R-codes are used by developers to determine the number of dwellings that can be built on a parcel of land.

Local Planning Schemes, developed through local councils, will then apply a density coding to residential zoned land. The R-Codes apply to all properties and they not only determine lot sizes but important design elements such as:

  • Type of dwellings
  • Building height and size
  • Landscaping
  • Boundary set-backs
  • Parking
  • Privacy and much more

The current R-codes as they stand for single house(s) and grouped dwellings; and multiple dwellings in areas coded less than R40 are as shown in table 1.1.

Key items to note are the minimum and average lot sizes. The minimum size of the lot is the smallest size an individual lot can be. This area however cannot be applied to all lots, as developers still need to achieve the average lot size across the entire development. The minimum lot size is in place to help make use of awkwardly shaped lots while still providing a suitable space for a home.

Open space is, as the name suggests, space that isn’t occupied by a building. This includes open air pergolas and outdoor living areas, driveways and areas underneath the eaves.

Open space is not tied to any one building, but the development as a whole.

When designing developments, a portion of the open space requirement can be used to implement common driveways, gardens and visitor parking areas.

Table 1.1 R-codes

Putting the R-Codes into practice

To put this into perspective, consider the following example. Say we have purchased a plot of land that is zoned R40 and has a frontage of 20m and a length of 35m. This provides us with an area of 700m2.

With an R40 zoned property requiring an average lot size of 220m2, there is the potential to place three dwellings onto the property while still having room for amenities.

We must also consider that a development on an R40 lot will require a minimum of 45% of the area to be kept as open space. In this example we would need a total of 315m2 open space on the entire development, and the remaining 55% of the land area can be covered with buildings, otherwise known as the ‘site coverage’.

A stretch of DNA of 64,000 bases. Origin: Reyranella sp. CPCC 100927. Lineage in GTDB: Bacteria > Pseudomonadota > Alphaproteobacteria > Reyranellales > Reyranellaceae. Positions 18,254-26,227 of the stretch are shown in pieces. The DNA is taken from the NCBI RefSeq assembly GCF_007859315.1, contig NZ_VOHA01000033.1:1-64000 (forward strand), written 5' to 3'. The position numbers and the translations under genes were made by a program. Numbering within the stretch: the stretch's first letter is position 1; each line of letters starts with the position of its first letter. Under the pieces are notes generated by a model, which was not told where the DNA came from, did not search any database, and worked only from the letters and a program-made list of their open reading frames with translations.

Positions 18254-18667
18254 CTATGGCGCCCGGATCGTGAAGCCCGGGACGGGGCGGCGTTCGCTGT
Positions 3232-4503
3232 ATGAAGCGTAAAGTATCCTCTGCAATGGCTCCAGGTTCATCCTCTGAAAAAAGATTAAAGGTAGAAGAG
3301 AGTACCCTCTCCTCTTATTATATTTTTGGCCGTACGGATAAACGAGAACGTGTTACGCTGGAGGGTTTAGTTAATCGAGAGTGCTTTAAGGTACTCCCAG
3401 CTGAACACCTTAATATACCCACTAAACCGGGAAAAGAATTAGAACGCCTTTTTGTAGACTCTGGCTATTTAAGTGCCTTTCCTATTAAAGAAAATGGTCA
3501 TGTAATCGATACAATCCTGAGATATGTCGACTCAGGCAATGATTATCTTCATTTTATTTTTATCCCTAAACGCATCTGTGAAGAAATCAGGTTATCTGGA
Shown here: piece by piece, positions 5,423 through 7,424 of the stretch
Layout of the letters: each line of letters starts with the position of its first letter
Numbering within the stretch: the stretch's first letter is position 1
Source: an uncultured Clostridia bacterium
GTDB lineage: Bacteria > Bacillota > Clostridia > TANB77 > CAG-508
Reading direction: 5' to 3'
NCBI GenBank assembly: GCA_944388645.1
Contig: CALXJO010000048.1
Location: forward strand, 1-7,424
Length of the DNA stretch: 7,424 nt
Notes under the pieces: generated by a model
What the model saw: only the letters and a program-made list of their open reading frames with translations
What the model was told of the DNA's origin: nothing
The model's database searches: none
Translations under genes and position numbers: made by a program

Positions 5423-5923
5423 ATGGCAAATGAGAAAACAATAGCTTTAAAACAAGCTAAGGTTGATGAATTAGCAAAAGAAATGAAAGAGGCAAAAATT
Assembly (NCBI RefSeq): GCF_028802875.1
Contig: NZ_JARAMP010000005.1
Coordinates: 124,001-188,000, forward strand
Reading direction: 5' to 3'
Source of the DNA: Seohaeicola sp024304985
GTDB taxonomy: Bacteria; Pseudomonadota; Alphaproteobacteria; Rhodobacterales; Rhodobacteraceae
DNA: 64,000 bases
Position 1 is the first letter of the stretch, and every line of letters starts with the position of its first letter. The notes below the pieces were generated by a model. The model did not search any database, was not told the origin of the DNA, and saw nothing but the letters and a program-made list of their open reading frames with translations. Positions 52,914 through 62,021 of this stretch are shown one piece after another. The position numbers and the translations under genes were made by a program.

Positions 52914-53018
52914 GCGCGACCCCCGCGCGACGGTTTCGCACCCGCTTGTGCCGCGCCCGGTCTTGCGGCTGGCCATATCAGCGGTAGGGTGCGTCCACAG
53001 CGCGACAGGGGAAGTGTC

While this may seem straightforward enough, we need to consider accessibility to the rear lots. A simple solution here is to allow a 70m2 common driveway down the side of the property. This will become common property to the development and will also contribute 70m2 of open space for the lots it affects.

With 70m2 of open space being apportioned to the common driveway of lots one and two, those lots are left with an average of around 71m2 per lot to be used as open space.

As noted, part of this can be used by an outdoor area, such as a 20m2 Alfresco area. See example below. 

R-codes example

What influences the zoning R-Codes?

While most suburbs are zoned R20, areas with higher population density, such as those closer to major metropolitan hubs tend to have a higher zoning. In addition to existing zoning, councils may increase the zoning of an area if it is closer to public transport or shopping centres.

How do we find out the zoning and the size of a potential development property?

When looking for development properties, realtors will generally put the size of the lot in the listing. While this can provide developers with a fair estimate of the size, a more accurate figure can be found on the local council’s website. Each council will have their own online mapping service. By looking up the potential lot, the legal area, R zoning and any applicable town planning schemes are available.

What happens if I don’t have enough land to warrant a subdivision?

For current land owners or developers that would like to squeeze in an additional dwelling, but the property falls just short of achieving the average lot size there is still hope.

One option is to appeal to the planning commission. While the R Codes are fairly straightforward, there is the possibility of obtaining special approvals that allow for a 5% variance in the average lot size. This process can take some time however and does not always end with approval.

A second option involves purchasing land from a neighbouring property. This process is handled in the same way as any land sale, with the additional area being incorporated into the existing lot. It is important to note that this option can not be used to split the lot into individual green titled lots, but rather for built or survey strata developments.

These are not the only options available for developers to increase their opportunity for subdivision. For property owners looking to subdivide and get the most from their land, it’s always a good idea to get great advice. By working alongside a knowledgeable professional, your profits can be increased while considerably minimising your risks.

If you would like to learn more about maximising the potential of your property, or if you have any other development enquiries

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Disclaimer: Any advice contained in this article is of a general nature only and does not take into account the objectives, financial situation or needs of any particular person. Therefore, before making any decision, you should consider the appropriateness of the advice with regard to those matters. Information in this edition is correct as of the date of publication and is subject to change.